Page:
Cut the juice to a storage array and it will try to minimize data loss largely by switching to battery power to keep what's in the system's cache intact until it can be written to disk.
But in a move that threatens to send the Energizer bunny to the unemployment line, Dot Hill Systems--a storage company whose products are often OEMed--has eliminated the need for batteries to protect a storage array's cache.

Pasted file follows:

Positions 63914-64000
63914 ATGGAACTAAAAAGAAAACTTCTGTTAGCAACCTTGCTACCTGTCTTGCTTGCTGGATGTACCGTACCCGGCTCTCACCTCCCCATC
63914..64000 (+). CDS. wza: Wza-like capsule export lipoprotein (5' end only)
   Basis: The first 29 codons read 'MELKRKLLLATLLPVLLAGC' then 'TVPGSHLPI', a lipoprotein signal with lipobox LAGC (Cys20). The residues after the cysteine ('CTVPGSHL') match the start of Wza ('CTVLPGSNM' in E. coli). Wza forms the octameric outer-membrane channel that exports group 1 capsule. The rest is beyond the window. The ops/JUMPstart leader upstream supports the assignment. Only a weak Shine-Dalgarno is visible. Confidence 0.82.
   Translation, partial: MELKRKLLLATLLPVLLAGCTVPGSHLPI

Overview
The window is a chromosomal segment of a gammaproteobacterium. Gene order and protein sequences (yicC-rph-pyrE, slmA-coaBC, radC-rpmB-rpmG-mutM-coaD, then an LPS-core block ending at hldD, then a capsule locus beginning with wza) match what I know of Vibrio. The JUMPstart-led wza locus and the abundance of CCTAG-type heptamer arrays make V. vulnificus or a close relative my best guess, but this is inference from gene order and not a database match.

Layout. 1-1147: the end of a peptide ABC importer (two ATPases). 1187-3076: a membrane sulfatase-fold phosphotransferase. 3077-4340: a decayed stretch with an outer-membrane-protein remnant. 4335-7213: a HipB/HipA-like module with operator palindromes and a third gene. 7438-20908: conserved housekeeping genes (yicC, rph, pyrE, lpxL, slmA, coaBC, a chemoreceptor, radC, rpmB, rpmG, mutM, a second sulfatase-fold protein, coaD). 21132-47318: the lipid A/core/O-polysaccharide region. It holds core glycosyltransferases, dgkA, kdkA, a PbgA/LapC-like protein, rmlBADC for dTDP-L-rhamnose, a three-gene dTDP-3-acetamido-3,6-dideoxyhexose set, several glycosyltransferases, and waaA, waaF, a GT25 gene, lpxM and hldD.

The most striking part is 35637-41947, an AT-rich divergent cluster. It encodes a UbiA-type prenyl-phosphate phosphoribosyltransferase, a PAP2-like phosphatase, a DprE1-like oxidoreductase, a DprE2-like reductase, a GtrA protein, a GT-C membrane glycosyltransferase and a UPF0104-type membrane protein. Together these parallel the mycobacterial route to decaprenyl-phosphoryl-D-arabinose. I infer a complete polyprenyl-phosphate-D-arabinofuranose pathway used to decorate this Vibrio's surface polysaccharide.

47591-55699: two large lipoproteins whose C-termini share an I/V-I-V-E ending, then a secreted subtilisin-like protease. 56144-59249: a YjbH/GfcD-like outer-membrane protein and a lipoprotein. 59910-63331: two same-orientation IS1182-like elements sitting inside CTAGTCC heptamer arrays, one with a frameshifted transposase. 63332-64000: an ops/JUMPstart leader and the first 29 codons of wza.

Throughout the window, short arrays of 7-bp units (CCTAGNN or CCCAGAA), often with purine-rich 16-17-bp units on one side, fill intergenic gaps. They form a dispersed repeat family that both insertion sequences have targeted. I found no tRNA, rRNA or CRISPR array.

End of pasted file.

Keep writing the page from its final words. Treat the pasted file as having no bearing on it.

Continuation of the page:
Dot Hill's 2730 Turbo storage controller uses super capacitors instead of batteries to power its cache backup. Capacitors, which are based on engineering theories that have been around for approximately 250 years, can store electricity until it's needed.
Super capacitors are pumped-up versions of the tiny electrical devices that can store enough energy to be viable as battery replacements. Dot Hill's design has been picked up and rebranded by several storage vendors, including Fujitsu and ONStor with its Pantera Clustered NAS.